Oligodendrocytes from human donors differ in resistance to herpes simplex virus 1 (HSV-1).
Kastrukoff, LF; Kim, SU
Glia, 38(1):87-92, 2002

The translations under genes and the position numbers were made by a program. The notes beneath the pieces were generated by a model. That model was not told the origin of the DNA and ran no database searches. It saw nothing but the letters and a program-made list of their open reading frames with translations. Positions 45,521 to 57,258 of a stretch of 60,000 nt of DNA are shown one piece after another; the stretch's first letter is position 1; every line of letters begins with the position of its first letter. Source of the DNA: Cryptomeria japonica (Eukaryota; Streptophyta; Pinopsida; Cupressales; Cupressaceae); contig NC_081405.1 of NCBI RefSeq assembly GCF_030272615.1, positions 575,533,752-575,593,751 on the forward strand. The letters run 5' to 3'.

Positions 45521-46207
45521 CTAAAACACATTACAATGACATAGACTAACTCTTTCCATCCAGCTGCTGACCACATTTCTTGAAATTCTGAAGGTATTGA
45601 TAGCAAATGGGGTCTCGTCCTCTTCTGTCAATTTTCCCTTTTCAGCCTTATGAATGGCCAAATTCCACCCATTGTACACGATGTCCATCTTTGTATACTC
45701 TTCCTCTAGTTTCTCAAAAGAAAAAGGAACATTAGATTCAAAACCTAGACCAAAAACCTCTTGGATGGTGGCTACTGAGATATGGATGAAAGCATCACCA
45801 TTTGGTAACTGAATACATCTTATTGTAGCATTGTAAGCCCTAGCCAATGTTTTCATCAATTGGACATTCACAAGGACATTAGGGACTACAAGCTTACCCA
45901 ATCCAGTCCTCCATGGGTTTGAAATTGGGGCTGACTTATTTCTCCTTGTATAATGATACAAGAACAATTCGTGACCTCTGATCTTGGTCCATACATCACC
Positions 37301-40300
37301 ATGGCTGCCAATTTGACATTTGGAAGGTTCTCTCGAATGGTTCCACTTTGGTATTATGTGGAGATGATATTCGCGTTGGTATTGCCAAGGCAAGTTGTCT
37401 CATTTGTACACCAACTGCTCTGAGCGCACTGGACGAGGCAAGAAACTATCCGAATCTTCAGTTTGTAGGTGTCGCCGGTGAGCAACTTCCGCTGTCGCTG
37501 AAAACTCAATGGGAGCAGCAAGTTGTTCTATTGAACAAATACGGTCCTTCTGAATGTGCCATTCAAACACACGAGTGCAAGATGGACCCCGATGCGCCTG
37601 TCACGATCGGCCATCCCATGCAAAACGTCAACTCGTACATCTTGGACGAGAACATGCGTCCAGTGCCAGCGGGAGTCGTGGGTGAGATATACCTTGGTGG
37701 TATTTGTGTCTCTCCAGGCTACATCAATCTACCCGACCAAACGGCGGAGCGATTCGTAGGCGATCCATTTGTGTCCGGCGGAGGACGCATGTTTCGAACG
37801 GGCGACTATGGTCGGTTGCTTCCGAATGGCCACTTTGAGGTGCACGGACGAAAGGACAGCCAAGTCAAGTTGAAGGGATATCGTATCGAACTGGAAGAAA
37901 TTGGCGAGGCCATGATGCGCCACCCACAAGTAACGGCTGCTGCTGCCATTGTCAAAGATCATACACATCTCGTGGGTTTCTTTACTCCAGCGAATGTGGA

Primary cultures of human oligodendrocytes (HOLs) were established from six different donors. Differences in resistance to infection with herpes simplex virus 1 (HSV-1) were determined between the primary cultures of HOL in tissue culture infective dose 50 (TCID(50)), indirect immunofluoresence (IF), and serial electron microscopy (EM) studies. Virus production at different multiplicities of infection (MOIs) indicated that differences in HSV-1 replication were statistically significant and MOI-dependent. Overall, virus yield from the HOL cultures infected at an MOI of 1 increased up to 6 days postinfection (PI); no additional enhancement occurred at 7 days PI. However, differences in the replication capacity of the six HOL cultures observed at 5 days PI persisted at 6 and 7 days PI. When taken together, the results of these investigations indicate that, similar to experimental animals, resistance to HSV-1 differs between primary cultures of HOL and is donor-dependent. The results also raise the possibility that similar to experimental animals, resistance to HSV-1, mediated at the level of HOL, may be genetically determined. Furthermore, permissive infections of primary cultures of HOL were established with HSV-1 over a wide range of MOIs, similar to results obtained with viral infection of primary murine oligodendrocytes, but neither latent nor abortive infections of HOL were induced in vitro, even at very low MOIs. Resistance to HSV-1, mediated by glial cells, is a nonimmune mechanism that may influence the development of acute CNS infection in man as well as individual susceptibility to this virus.
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